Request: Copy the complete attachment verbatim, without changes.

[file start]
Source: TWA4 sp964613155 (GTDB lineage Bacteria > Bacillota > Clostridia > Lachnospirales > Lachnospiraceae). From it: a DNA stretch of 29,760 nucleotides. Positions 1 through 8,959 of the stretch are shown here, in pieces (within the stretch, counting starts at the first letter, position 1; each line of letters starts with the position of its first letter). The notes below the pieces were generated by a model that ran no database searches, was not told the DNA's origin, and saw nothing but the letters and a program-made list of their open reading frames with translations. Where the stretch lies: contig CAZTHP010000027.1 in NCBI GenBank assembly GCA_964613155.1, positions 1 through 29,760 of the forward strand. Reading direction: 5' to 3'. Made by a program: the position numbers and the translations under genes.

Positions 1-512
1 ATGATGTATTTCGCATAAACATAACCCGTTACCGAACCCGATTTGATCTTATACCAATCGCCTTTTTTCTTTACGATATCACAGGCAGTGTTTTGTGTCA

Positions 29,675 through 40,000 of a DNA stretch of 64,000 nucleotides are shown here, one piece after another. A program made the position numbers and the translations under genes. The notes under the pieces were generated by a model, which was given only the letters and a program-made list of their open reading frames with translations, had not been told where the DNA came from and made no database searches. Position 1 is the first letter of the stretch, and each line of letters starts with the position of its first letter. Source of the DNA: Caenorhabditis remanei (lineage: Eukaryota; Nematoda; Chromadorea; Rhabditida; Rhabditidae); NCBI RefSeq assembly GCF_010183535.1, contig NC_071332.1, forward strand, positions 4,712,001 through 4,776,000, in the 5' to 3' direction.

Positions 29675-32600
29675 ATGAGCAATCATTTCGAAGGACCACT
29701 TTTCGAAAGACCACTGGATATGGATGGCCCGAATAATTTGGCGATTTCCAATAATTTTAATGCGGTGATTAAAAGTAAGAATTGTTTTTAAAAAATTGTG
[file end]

Source: TWA4 sp964613155 (GTDB lineage Bacteria > Bacillota > Clostridia > Lachnospirales > Lachnospiraceae). From it: a DNA stretch of 29,760 nucleotides. Positions 1 through 8,959 of the stretch are shown here, in pieces (within the stretch, counting starts at the first letter, position 1; each line of letters starts with the position of its first letter). The notes below the pieces were generated by a model that ran no database searches, was not told the DNA's origin, and saw nothing but the letters and a program-made list of their open reading frames with translations. Where the stretch lies: contig CAZTHP010000027.1 in NCBI GenBank assembly GCA_964613155.1, positions 1 through 29,760 of the forward strand. Reading direction: 5' to 3'. Made by a program: the position numbers and the translations under genes.

Positions 1-512
1 ATGATGTATTTCGCATAAACATAACCCGTTACCGAACCCGATTTGATCTTATACCAATCGCCTTTTTTCTTTACGATATCACAGGCAGTGTTTTGTGTCA

Positions 29,675 through 40,000 of a DNA stretch of 64,000 nucleotides are shown here, one piece after another. A program made the position numbers and the translations under genes. The notes under the pieces were generated by a model, which was given only the letters and a program-made list of their open reading frames with translations, had not been told where the DNA came from and made no database searches. Position 1 is the first letter of the stretch, and each line of letters starts with the position of its first letter. Source of the DNA: Caenorhabditis remanei (lineage: Eukaryota; Nematoda; Chromadorea; Rhabditida; Rhabditidae); NCBI RefSeq assembly GCF_010183535.1, contig NC_071332.1, forward strand, positions 4,712,001 through 4,776,000, in the 5' to 3' direction.

Positions 29675-32600
29675 ATGAGCAATCATTTCGAAGGACCACT
29701 TTTCGAAAGACCACTGGATATGGATGGCCCGAATAATTTGGCGATTTCCAATAATTTTAATGCGGTGATTAAAAGTAAGAATTGTTTTTAAAAAATTGTG